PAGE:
Locating the GPS system in the brain
PhD student David Weston reports on his top stories for the month....
David - The second paper this week marks a significant milestone for brain navigation research. A group of scientists at Princeton University have been working towards locating the human GPS system, an area of the brain that is responsible for allowing us to successfully navigate our environment.
David Tank and his team focused on the medial entorhinal cortex, an area of the brain that has previously been associated with the way in which we map physical space.
Within the entorhinal cortex we find neurons called grid cells that fire electrical signals at particular places within the space. Remarkably these grid cells form a pattern of activation that looks like the hexagonal spaces on a Chinese Checkers board. So a single grid cell will fire when you occupy specific hexagons within a room for example.
Now two competing theories have predicted how these grid cells electrically encode the physical landscape. The first, the so-called oscillatory interference model, proposes that individuals grid cells produce oscillations in their electrical activity that inform you of where you are, while the competing attractor model suggests that the ramping electrical patterns of grid cells, communicating with one another, are responsible for the positional information.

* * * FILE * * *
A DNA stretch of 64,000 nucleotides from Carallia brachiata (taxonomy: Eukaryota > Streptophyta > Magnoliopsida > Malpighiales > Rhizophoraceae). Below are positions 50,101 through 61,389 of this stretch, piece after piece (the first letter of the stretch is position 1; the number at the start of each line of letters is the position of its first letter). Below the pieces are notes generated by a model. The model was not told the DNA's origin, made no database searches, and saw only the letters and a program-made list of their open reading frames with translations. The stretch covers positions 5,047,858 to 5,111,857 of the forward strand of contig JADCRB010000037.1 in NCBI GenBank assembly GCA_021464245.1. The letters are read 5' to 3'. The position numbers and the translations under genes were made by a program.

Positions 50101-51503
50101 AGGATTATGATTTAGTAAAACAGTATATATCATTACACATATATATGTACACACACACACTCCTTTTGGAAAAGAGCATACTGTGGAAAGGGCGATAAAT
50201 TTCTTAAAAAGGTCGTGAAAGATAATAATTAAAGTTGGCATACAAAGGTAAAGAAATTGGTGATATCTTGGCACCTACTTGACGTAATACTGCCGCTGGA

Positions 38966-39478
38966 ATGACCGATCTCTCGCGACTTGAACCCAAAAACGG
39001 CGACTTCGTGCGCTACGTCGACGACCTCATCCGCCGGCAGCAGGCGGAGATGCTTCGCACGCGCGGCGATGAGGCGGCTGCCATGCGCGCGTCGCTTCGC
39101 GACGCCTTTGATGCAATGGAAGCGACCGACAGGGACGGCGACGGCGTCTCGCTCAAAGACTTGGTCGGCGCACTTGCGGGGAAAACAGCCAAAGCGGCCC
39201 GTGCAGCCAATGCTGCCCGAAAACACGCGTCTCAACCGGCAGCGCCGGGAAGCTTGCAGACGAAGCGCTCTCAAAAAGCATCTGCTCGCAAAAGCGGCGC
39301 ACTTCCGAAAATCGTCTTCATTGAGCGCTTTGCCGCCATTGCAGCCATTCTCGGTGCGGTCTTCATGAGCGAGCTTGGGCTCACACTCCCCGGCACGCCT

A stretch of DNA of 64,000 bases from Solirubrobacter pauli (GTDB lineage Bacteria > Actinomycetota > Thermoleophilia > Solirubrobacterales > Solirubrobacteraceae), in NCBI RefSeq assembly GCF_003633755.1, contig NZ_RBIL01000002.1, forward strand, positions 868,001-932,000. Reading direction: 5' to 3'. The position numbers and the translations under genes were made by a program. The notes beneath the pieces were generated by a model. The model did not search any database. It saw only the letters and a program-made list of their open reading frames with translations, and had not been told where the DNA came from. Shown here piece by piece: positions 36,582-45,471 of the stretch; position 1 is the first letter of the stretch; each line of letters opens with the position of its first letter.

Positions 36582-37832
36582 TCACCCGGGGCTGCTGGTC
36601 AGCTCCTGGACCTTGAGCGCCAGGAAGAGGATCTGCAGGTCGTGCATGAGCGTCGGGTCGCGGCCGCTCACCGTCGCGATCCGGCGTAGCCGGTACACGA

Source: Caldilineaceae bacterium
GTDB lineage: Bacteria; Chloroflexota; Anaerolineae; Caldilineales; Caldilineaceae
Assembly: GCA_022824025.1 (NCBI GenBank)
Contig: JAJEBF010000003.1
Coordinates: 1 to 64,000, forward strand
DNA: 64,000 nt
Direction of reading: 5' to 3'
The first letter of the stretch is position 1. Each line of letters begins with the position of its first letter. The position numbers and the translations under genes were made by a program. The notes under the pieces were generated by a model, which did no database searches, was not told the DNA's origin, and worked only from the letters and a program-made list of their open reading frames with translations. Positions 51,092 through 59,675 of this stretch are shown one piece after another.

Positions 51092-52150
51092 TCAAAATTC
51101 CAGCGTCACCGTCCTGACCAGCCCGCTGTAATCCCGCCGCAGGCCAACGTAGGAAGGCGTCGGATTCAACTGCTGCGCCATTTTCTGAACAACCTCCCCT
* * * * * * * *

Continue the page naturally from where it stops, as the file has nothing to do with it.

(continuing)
The authors decided to test which of these theories is most valid by taking electrical recordings from the entorhinal cortices of mice navigating a virtual-reality environment. Although they found that both the oscillations and ramps were present in these cells, the ramping electrical activity much more reliably predicted the positional information, giving support to the attractor model.
These important findings have come some way into understanding how the complex patterns of electrical activity in the brain co-ordinate to give us reliable and accurate information about the ways in which we can interact with our world.